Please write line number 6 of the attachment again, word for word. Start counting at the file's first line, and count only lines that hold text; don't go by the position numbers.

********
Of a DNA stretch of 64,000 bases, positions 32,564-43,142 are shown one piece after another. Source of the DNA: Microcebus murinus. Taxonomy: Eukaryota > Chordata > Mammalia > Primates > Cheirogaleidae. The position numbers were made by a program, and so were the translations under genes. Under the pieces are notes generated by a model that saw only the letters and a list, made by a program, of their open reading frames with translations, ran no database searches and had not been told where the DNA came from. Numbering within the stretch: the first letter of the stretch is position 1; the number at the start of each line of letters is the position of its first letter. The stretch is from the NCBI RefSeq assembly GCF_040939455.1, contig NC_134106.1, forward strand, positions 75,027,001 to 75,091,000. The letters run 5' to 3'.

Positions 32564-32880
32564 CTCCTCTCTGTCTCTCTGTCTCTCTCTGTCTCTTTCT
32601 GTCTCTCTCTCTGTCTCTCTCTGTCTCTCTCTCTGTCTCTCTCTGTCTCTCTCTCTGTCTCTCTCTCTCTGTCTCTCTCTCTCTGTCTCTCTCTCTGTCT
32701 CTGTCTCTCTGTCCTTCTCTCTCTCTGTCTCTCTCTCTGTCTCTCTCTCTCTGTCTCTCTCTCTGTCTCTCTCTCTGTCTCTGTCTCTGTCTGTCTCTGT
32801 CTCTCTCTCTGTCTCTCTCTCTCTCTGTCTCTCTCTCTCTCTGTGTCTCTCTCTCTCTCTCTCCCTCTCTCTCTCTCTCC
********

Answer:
32801 CTCTCTCTCTGTCTCTCTCTCTCTCTGTCTCTCTCTCTCTCTGTGTCTCTCTCTCTCTCTCTCCCTCTCTCTCTCTCTCC